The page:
An incredibly insightful book. This is a remarkable work and one that should leave the reader asking many questions about why the message of Jesus was hijacked by those who decided instead to follow Augustine. This is one of the best books I’ve read recently. Original Blessing is a blessing to read.
Today in reading and preparing for class I came across and old favorite and it’s worth sharing again. It’s author is unknown, but we’ve all known what it is to feel inferior and to wish to be more than we are. Too often we fail to see that our imperfections are what makes us valuable to God and to those around us. Franciscans see God in everything. God is very much in this world and God made all of us, even with our imperfections. Native Americans in the American Southwest deliberately knit an imperfection into all the blankets they produce because it is their belief that this is the mark of the Creator.
A water bearer in India had two large pots, each hung on each end of a pole which he carried across his neck. One of the pots had a crack in it, and while the other pot was perfect and always delivered a full portion of water at the end of the long walk from the stream to the master’s house, the cracked pot arrived only half full. For a full two years this went on daily, with the bearer delivering only one and a half pots full of water to his master’s house. Of course, the perfect pot was proud of its accomplishments, perfect to the end for which it was made. But the poor cracked pot was ashamed of its own imperfection, and miserable that it was able to accomplish only half of what it had been made to do.
After two years of what it perceived to be a bitter failure, it spoke to the water bearer one day by the stream. “I am ashamed of myself, and I want to apologize to you.”
“Why?” asked the bearer. “What are you ashamed of?”
“I have been able, for these past two years, to deliver only half my load because this crack in my side causes water to leak out all the way back to your master’s house. Because of my flaws, you have to do all of this work, and you don’t get full value from your efforts,” the pot said.
The water bearer felt sorry for the old cracked pot, and in his compassion he said, “As we return to the master’s house, I want you to notice the beautiful flowers along the path.”
Indeed, as they went up the hill, the old cracked pot took notice of the sun warming the beautiful wild flowers on the side of the path, and this cheered it some. But at the end of the trail, it still felt bad because it had leaked out half its load, and so again it apologized to the bearer for its failure.
The bearer said to the pot, “Did you notice that there were flowers only on your side of your path, but not on the other pot’s side? That’s because I have always known about your flaw, and I took advantage of it. I planted flower seeds on your side of the path, and every day while we walk back from the stream, you’ve watered them. For two years I have been able to pick these beautiful flowers to decorate my master’s table. Without you being just the way you are, he would not have this beauty to grace his house.”
Now, aren’t you glad you are a “cracked pot” too!
In a few days I will be celebrating four years of sharing my thoughts. It’s been quite a journey and like most journeys I have meandered around and at times thought of getting rid of this thing. Sometimes I’m embarrassed when reading my own thoughts. At other times it’s been interesting to see the growth of my writing and to reflect on how much this experience has helped me to become a more reflective person and a better writer. I’m thankful too for the occasional readers who comment on my writing. One of the first pieces I shared was not mine at all but a prayer I read on a card at Mt. Irenaeus on one of my many visits there. The community at Mount Irenaeus continues to animate my life. It has been nearly ten years since I first visited the Mountain and in that time much has happened. I share this prayer that comes from a Franciscan publication because it continues to touch my heart.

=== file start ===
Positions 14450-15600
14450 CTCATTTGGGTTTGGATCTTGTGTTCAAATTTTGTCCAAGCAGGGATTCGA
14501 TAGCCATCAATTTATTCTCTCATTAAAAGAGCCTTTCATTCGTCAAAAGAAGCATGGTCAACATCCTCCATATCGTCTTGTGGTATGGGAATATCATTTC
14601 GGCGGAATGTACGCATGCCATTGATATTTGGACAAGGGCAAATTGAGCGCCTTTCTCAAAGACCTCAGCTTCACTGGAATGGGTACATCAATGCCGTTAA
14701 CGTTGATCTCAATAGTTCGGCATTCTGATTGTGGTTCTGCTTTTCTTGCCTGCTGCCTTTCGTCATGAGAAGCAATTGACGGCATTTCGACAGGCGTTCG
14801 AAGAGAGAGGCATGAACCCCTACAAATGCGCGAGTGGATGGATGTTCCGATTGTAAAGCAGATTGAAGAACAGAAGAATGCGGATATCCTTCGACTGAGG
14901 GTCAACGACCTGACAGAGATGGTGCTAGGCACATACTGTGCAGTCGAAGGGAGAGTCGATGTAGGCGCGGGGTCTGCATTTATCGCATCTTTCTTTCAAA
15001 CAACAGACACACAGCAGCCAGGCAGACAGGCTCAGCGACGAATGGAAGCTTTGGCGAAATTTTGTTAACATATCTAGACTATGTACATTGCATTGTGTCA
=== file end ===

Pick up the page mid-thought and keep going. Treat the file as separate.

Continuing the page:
May God bless you with discomfort at easy answers, half truths and superficial relationships, so that you may live deep within your heart.
May God bless you with anger at injustice, oppression, and exploitation of people, so that you may work for justice, freedom and peace.
May God bless you with tears to shed for those who suffer from pain, rejection, starvation and war, so that you may reach out your hand to comfort them and to turn their pain to joy.
May God bless you with enough foolishness to believe that you can make a difference in this world, so that you can do what others claim cannot be done.
From “Troubadour: A Missionary Magazine”, UK Spring 2005
This comes from another site and its one of my favorite blessings. I hope it gives you a sense of what I believe is truly important at Christmas.
A Franciscan Christmas Blessing for Justice and Peace
May God bless you with discomfort…
at easy answers, hard hearts,
half-truths ,and superficial relationships.
May God bless you so that you may live
from deep within your heart
where God’s Spirit dwells.
May God bless you with anger…
at injustice, oppression,
and exploitation of people.
May God bless you so that you may
work for justice, freedom, and peace.
May God bless you with tears…
to shed for those who suffer from pain,
rejection, starvation and war.
May God bless you so that
you may reach out your hand
to comfort them and turn their pain into joy.
And may God bless you with
to believe that you can make a difference
in this world, in your neighborhood,
so that you will courageously try
what you don’t think you can do, but,
in Jesus Christ you’ll have all the strength necessary. Continue reading “Christmas blessing”